KANSAS

LEGAL HANGING IN KANSAS

MARTIN TO GALLOWS AT LANSING AFTER MAKING A FULL CONFESSION

Lansing, - Merle William Martin, 44, was hanged today at the Kansas prison early today shortly after making a full confession that he killed a deputy sheriff two years ago.

Until last night Martin said his attorneys continued an intensive effort through the courts to stop the execution. The U.S. Supreme Court last week denied a stay.

Then just before last midnight, Warden Charles A. Edmondson was given a hand written note from Martin stating, "On June 23, 1952, I fired the shots that killed Officer Willard Carver near Zarah, Kan."

Martin and Charles Isgrigg, 40, both of Joplin, Mo., were encountered by Deputy Carver and deputy Floyd Gaunt as the two men were trying to tow a stolen car from a ditch with a stolen truck.

A gun battle resulted. Carver was killed. Isgrigg was captured a few hours later and is serving a life term.

Martin escaped and was placed on the FBI's list of the 10 most wanted men. He was captured Aug. 30, 1952 in St. Louis.

Martin was convicted Nov. 29, 1952, and Isgrigg pleaded guilty three days later.

This year Isgrigg from his prison cell, issued a statement that he killed Carver and Martin was innocent.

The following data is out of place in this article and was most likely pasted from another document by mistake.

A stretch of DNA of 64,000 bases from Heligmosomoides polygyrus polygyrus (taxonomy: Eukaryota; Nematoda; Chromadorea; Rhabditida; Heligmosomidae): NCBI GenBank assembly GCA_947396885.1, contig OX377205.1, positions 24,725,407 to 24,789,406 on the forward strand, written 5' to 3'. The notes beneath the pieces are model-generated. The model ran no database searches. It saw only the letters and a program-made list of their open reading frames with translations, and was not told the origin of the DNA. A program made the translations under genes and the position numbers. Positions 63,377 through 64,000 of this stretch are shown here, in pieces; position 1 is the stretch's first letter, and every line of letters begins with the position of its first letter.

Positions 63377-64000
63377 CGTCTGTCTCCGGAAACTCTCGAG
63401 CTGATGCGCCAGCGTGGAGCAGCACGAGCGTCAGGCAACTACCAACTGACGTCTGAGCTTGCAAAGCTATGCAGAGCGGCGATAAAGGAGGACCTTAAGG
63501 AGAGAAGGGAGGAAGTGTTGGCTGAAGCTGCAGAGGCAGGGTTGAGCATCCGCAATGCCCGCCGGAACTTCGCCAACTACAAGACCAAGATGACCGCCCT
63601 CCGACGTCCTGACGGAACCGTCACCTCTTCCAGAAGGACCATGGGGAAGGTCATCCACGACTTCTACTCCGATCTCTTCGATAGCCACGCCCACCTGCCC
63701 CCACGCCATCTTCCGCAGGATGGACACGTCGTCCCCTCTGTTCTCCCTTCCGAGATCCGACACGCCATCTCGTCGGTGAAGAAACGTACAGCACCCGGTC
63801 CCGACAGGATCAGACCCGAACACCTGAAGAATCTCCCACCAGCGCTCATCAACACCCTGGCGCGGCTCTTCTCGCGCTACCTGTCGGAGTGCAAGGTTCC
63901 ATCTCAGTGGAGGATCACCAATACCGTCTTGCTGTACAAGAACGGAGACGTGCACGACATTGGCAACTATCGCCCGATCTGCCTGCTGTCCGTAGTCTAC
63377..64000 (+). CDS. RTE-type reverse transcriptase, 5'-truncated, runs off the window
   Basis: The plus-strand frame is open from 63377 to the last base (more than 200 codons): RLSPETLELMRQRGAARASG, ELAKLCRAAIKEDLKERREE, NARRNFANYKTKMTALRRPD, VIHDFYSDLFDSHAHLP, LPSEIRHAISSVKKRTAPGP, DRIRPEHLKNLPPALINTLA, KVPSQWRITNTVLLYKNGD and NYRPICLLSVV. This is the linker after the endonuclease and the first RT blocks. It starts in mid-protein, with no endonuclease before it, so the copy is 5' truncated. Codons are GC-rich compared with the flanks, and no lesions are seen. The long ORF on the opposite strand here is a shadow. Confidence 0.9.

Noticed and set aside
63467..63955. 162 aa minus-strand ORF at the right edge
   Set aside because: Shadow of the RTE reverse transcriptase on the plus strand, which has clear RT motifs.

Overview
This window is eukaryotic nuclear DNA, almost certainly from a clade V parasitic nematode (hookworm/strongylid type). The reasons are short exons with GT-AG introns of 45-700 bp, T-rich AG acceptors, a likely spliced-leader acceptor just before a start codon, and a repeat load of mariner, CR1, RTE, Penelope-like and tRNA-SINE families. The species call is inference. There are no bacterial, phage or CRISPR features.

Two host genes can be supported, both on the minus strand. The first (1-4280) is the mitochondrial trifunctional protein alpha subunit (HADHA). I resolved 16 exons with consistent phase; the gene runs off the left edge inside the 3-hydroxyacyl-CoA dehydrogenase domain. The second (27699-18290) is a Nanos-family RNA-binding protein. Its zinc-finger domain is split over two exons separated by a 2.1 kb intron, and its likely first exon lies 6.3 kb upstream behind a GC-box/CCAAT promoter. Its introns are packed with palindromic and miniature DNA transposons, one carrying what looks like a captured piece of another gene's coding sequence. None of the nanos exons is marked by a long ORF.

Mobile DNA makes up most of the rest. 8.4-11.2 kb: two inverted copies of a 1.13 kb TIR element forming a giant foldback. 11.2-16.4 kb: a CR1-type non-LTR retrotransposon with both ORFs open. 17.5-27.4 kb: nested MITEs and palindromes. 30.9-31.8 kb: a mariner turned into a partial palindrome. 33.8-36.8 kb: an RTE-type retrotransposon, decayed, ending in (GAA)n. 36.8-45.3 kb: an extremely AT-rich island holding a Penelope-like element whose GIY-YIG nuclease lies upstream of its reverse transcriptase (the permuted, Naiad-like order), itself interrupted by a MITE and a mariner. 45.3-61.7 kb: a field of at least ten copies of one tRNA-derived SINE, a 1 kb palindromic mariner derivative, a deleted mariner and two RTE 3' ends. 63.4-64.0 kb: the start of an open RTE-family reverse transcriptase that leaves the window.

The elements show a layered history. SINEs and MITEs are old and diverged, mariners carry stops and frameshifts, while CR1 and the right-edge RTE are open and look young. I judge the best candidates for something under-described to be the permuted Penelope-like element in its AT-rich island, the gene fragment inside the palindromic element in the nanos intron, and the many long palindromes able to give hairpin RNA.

Martin, in his note last night, said:

"Now that I am about to die I wish to set the record straight before I go to meet my Maker."

"Isgrigg did no shooting." (Those words were underlined.)

As he entered the death house Warden Edmondson asked Martin if he had anything to say and the doomed man repeated most of his written statement to the group of about 25 witnesses.

"I would like to thank all of my friends who helped and have prayed for me." Martin said. "If there are any Catholics among you I would appreciate it if they would pray for me."

Martin was calm and walked unaided to the gallows steps. The trap was sprung at 1:03 a.m. (El Dorado Times, Friday, July 16, 1954)

RANSOM EXECUTED AT FT. LEAVENWORTH

Ft. Leavenworth, - Ernest L. Ransom, 26, was hanged early today for murder and rape committed while he was a soldier in Korea.

The hanging was in the power plant building of the U. S. disciplinary barracks, site of two other recent military executions Feb. 14. He was pronounced dead at 12:17 a.m.

Ransom, a Negro from Garysburg, N.C., was convicted in June 1953 by a general court-martial at Inchon, Korea, of shooting to death a Korean guard and raping a 14 year old Korean girl.